KYTC’s two connected corridor pilot projects — KY 876/US 25 in Richmond and US 231 in Bowling Green — will help the agency learn about the implementation of CV technologies and how they benefit the public. Using these projects as a springboard, the Cabinet will locate other corridors most likely to benefit from installing connected technologies. Where KYTC deploys connected infrastructure, it should purchase interoperable equipment and technologies and factor in the shorter lifecycles of ITS technologies relative to the longer service lives of bridges and roadways.
WORK ZONE DATA EXCHANGE FEED
A USDOT initiative is focusing on technologies that communicate work zone data to human drivers or directly to vehicles using ADS equipment. Third party users (e.g., OEMs, navigation applications) will benefit from a common data feed that functions across jurisdictional boundaries. Better, more seamless data sharing will benefit workers and motorists, improving work zone safety. KYTC is working to publish a feed for work zones using the WZDx standard specification and is assisting in the standard development.
ASSIST LEGISLATORS & POLICYMAKERS
To craft educational materials legislators and policymakers can use to learn about CAVs, the Cabinet will lean on guidance from national organizations, such as AAMVA, GHSA, USDOT, and AASHTO. Kentucky law does not speak to AV testing, however, some companies may want legal assurances before piloting vehicles in the state. Eliminating real and perceived barriers increases the likelihood that companies will regard Kentucky as a viable testing ground for CAVs.
EDUCATIONAL OUTREACH FOR CAVS
Many people do not have a good understanding of CAVs, automation levels, ADAS, and ADS. KYTC can help people learn about these technologies through the development of educational materials and active outreach. The goal of this work is to clearly describe CAV capabilities and the responsibilities of human drivers. Guidance from PAVE and other organizations will be used to produce compelling yet informative educational material and develop strong outreach. These efforts will go a long way toward ensuring safe transportation network operations as mixed vehicle fleets become the norm.
ASSIST LOCAL GOVERNMENTS WITH CAV INITIATIVES
Some cities, counties, MPOs, and other localities may wish to pursue their own CAV initiatives. For communities interested in doing so, the Cabinet will provide guidance and resources. The Louisville Metro Government offers a good example of a local government working proactively to understand the major changes AVs will bring to the city’s transportation system. Its Autonomous Vehicle Playbook lays out five principles for integrating considerations about AVs into future infrastructure planning and development. KYTC can assist local governments by facilitating dialogue, peer exchanges, and other meetings.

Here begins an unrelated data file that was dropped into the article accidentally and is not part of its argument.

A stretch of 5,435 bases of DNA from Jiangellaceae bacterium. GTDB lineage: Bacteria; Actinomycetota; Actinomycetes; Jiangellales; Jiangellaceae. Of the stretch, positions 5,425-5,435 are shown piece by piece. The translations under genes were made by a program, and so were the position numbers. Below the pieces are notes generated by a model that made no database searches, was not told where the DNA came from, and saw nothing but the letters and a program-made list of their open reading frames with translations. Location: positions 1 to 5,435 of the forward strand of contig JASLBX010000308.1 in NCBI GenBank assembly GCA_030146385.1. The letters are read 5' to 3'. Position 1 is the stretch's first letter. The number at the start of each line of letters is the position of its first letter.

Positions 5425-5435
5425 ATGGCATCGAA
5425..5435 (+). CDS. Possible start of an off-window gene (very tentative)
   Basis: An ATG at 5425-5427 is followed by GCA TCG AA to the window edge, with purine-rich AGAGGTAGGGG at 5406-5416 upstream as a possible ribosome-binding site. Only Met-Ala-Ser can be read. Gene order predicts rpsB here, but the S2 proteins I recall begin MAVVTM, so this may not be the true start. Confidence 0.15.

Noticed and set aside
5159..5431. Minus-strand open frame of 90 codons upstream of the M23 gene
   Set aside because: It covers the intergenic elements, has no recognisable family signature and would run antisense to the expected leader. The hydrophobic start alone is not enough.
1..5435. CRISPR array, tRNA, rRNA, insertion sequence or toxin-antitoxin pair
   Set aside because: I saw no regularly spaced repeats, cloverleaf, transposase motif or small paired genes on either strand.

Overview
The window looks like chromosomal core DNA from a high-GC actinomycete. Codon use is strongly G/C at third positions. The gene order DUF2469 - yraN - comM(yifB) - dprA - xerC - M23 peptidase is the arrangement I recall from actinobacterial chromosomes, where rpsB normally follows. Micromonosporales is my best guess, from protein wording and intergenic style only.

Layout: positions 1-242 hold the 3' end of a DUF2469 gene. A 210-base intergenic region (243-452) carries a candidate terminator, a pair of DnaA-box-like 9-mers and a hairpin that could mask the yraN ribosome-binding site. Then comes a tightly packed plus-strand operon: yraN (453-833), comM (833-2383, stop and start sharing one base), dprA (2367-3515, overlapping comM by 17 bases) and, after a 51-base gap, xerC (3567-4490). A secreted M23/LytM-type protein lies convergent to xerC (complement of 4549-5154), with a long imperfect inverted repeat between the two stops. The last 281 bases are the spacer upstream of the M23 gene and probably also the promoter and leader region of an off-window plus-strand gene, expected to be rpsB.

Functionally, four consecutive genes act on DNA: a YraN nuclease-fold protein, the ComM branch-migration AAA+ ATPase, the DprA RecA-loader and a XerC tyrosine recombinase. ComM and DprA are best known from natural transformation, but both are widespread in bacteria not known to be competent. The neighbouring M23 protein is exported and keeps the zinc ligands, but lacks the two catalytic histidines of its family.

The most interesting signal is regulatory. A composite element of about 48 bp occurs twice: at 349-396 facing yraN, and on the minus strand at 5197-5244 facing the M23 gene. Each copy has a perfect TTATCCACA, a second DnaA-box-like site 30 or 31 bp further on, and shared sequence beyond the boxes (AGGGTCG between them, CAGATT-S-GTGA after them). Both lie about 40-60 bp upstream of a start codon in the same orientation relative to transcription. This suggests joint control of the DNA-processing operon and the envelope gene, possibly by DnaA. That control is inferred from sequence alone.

AMPLIFYING THE POSITIVE IMPACTS OF CAVS THROUGH PLANNING & COLLABORATION
KYTC needs to develop strategies focused on amplifying the positive impacts of CAVs. Many unknowns remain about how CAVs will influence the planning, operation, and construction of transportation networks. Nonetheless, the Cabinet can take steps to be proactive. These include:
• Updating KYTC’s long-range planning to account CAV impacts
• Using scenario planning as other states have to preserve adaptability and maintain responsiveness to technological developments
• Keeping track of advances in cooperative vehicle highway systems (e.g., the FHWA’s CARMASM Program), which can improve decision making about projects and enhance system operations and incident response
Kentucky has a solid track record of leveraging emerging technologies to improve road operations. In addition to the AID demonstration project and truck platooning legislation, KYTC has adopted forward-thinking policies related to the acquisition and provision of real-time traffic data. Since 2014 the Cabinet has partnered with Waze to supply real-time traffic data to motorists through Waze for Cities. KYTC also licenses historical and real-time speed data from HERE. These data are critical for developing congestion measures and prioritizing congestion projects. Data from Waze and HERE appear on GoKY, where users can view continuously updated web maps with statewide traffic conditions. For over 20 years KYTC has been a leader in Intelligent Transportation Systems (ITS), garnering awards and recognition from organizations such as AASHTO.
KYTC has an important role to play in bringing CAV technologies to Kentucky’s roadways. Given the Cabinet’s exemplary history of putting novel technologies to work, the agency is confident it can integrate the next generation of breakthroughs into the planning, development, operations, and maintenance of roads and bridges. In so doing, the Cabinet will build a safe, efficient, environmentally sound and fiscally responsible transportation system that delivers economic opportunity and quality of life for Kentuckians.